My favorite more widely available butter (Whole Foods sells it at least) is the Organic Valley pasture-fed butter, which I like for similar reasons to the Strauss butter. It comes in two different fat contents, one around 78% and one around 85% (this is the one I buy -- it's usually only available lightly salted, but it's easy to just reduce salt in recipes accordingly).
My two favorites are Kerrygold and Organic Valley. I prefer the. Organic Valley when their unsalted special edition is available in the spring. It's quite amazing. The unsalted Kerrygold is available at Safeway, Albertsons, Costco (only salted so far) and even the Walmart Neighborhood store in my area. It's interesting to me that according to my friend who lives in Dublin, that the salted Kerrygold she buys there is only 2% sodium while here in the US it's 4%. I've noticed all US salted butter is 4% or more, I just don't know why. We have weird rules.
For everyday cooking and baking, I generally use Trader Joe's organic or Land O'Lakes (though butter has gotten pricey in general - even the "cheap" brands aren't cheap.) But for a good table butter I usually buy Kerrygold, or Minerva Farm's Amish butter - made in individually rolled batches. (My local shop occasionally has it on sale for 7.99 for the big 2 lb roll.) I think it's 84% butterfat. Only caveat is some rolls of the exact same product are more salty than others. I don't really mind the inconsistency - sort of adds to its hand made charm - but it might bother some. Also, seeing that big log of butter in the fridge gratifies some nostalgic instinct - even though I have no reason for nostalgia about either being Amish or living on a farm. https://www.minervadairy.com/shopexd.asp?id=1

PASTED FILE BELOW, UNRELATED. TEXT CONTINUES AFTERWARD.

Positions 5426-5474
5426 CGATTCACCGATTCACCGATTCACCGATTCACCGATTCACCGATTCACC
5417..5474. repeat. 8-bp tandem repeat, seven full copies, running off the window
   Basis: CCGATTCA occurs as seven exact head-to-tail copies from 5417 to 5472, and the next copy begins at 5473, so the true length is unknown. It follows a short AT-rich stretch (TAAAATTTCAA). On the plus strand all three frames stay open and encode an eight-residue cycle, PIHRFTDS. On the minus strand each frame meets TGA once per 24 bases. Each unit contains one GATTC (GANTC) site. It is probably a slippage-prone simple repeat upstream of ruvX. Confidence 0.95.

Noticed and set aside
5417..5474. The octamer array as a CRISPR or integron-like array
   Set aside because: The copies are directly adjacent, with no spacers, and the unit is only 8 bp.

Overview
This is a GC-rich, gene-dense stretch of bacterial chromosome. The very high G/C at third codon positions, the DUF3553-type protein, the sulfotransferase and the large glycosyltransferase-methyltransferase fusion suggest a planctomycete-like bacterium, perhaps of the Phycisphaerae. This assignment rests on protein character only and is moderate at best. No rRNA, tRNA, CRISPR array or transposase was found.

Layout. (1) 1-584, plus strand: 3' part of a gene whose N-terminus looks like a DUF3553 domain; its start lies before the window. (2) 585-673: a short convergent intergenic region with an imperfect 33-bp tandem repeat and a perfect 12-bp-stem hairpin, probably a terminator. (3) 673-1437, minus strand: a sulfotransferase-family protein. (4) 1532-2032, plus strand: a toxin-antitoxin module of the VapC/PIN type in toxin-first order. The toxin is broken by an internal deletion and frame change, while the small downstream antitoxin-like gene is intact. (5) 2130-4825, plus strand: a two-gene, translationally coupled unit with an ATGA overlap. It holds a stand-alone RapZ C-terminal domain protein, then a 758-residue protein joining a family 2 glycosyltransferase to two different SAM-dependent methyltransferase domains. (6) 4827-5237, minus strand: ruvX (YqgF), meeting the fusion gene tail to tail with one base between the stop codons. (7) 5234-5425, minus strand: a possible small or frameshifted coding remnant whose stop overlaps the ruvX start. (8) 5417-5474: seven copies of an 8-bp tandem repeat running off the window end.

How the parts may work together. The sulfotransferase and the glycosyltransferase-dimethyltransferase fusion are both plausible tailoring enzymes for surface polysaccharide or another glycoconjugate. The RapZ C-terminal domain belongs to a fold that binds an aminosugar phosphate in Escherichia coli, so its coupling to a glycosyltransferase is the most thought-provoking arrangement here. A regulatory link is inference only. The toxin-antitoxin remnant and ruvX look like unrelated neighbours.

One of my local supermarkets carries an Amish butter that comes in a two pound log and is fabulous. It is salted, but I still use it for baking (just omit salt) since I'm familiar with how salty it is. It's also great for spreading on toast.
Vermont Creamery's cultured butter